This page provides a list of databases for searching for articles on English Literature in scholarly journals and other periodicals. A brief description is provided for each database to help researchers choose the most appropriate one for their purpose. The advantages and disadvantages of different levels of database searching also are discussed,
There are a number of electronic resources you can use to research your area. The databases on this page are some of the more useful ones. You can also search for a specific journal using the search box below. If you cannot find what you need, please contact the Subject Specialist using the contact information under the Home tab of this Guide.
NOTE: Due to license agreements, some journals and/or specific issues may not be available in full-text.
If you are faculty, staff, or currently enrolled in classes at Jacksonville State University, you can access the Library's electronic resources from your home computer.
Access is granted through an authentication application called EZproxy. It is very easy to use, and it allows our users to access our resources from any browser (Internet Explorer, Firefox, Chrome, etc.) or service provider (AOL, Mindspring, etc.).
When you're prompted for a student/staff ID and your last name, type in your student/staff number (all numbers, no dashes, no spaces) including ALL leading zeroes and your last name. For example:
Click the "Submit" button and you're in! Once you have been authenticated, you can begin searching the resource. If you have any problems accessing the databases, use the contact information in the Help box above to contact us.
To find articles on a topic, you will need to search in databases that index the articles in various online journals or digitized, electronic versions of books. For information on British/English authors, you may want to start with the following databases. For additional databases, redirect to the LibGuide for English Language and Literature: Electronic Databases by Subject.
Available electronically and in print: Per PR873.T76
Studies in Romanticism
Studies in Romanticism was founded in 1961 by David Bonnell Green at a time when it was still possible to wonder whether “romanticism” was a term worth theorizing (as Morse Peckham deliberated in the first essay of the first number). It seemed that it was, and, ever since, SiR (as it is known to abbreviation) has flourished under a fine succession of editors: Edwin Silverman, W. H. Stevenson, Charles Stone III, Michael Cooke, Morton Paley, David Wagenknecht (1978-2010), and Charles Rzepka. Ever since the tradition founded by Morton Paley, the journal has published thematically-controlled “special issues,” as well as miscellanies, and many of these issues have been especially fortunate in including cutting-edge work by young scholars.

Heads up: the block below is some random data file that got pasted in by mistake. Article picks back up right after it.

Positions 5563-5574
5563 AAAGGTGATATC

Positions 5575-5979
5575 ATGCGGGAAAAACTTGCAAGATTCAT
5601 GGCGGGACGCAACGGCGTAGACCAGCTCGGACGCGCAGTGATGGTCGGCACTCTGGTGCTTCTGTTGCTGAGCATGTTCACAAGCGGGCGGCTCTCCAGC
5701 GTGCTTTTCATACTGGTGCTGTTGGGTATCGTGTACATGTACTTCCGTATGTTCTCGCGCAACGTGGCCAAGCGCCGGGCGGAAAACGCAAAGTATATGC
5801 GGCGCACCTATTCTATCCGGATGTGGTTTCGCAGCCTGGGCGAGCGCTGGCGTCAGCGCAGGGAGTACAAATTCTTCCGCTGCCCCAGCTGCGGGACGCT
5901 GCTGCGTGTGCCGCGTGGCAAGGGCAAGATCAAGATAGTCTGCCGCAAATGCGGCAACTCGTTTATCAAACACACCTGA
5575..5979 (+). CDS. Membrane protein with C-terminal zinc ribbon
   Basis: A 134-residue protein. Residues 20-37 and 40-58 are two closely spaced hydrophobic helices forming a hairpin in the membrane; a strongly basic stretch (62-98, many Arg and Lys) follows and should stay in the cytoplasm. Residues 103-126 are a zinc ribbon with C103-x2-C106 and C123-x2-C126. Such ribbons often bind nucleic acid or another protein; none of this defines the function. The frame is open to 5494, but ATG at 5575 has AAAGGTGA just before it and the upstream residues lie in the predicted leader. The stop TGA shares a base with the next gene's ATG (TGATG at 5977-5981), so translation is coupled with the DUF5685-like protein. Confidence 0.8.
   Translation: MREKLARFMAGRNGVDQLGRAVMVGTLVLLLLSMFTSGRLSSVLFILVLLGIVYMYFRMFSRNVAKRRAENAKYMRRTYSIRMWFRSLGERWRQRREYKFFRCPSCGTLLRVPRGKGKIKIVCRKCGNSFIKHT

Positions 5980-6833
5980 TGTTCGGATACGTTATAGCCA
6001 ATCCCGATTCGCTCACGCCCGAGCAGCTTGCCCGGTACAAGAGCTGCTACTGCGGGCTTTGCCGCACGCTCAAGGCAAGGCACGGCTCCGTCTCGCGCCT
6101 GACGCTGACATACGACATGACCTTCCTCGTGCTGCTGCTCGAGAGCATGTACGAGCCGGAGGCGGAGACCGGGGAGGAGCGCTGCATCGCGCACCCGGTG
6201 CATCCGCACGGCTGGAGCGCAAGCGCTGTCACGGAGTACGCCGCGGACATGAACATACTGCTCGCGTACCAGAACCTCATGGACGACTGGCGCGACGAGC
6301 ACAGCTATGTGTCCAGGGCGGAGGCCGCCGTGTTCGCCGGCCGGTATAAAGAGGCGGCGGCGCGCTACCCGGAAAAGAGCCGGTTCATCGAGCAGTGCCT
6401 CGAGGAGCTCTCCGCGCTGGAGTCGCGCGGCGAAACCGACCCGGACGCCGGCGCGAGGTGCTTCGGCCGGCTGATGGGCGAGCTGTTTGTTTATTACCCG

Available electronically and in print: Per PN751.S8
One of the first interdisciplinary journals in the humanities, Victorian Studies remains the flagship journal in the field. Publishing essays on topics from literature, social and political history, fine arts, science, philosophy, economics, and law.
Available electronically and in print: PR1.V5
Levels of electronic database searching
Electronic databases may be searched on three levels:
Advantages of searching a native (single) database
Disadvantages of searching a native database
Advantages of simul-searching multiple databases by provider
Disadvantages of simul-searching multiple databases by provider
Advantages of Gemfinder Discovery Search
Disadvantages of Gemfinder Discovery Search
To cross-search EBSCOhost, Gale/Cengage, or JSTOR databases:
1) Go to the library's Electronic Resources page (http://www.jsu.edu/library/resources/index.html)
2) Scroll down to Frequently Used Resources
3) Select the database vendor you wish to cross-search
4) Follow instructions provided by the vendor
Many authors have journals or newsletters devoted to them, but these publications may not be indexed in a database. A basic internet search can turn these up. Many have contents pages, and even selective full text of articles, available online. The search algorithm is simple. In the search box of the internet search engine, type the name of the author, within quotation marks, followed by the word "society" (no quotation marks). For example:
"john cooper powys" society
Whether the author's group calls itself an Association, a Circle, or a Society, within the results list the search brings up should be a link to that group; and connected to that link, access to resources not available through databases.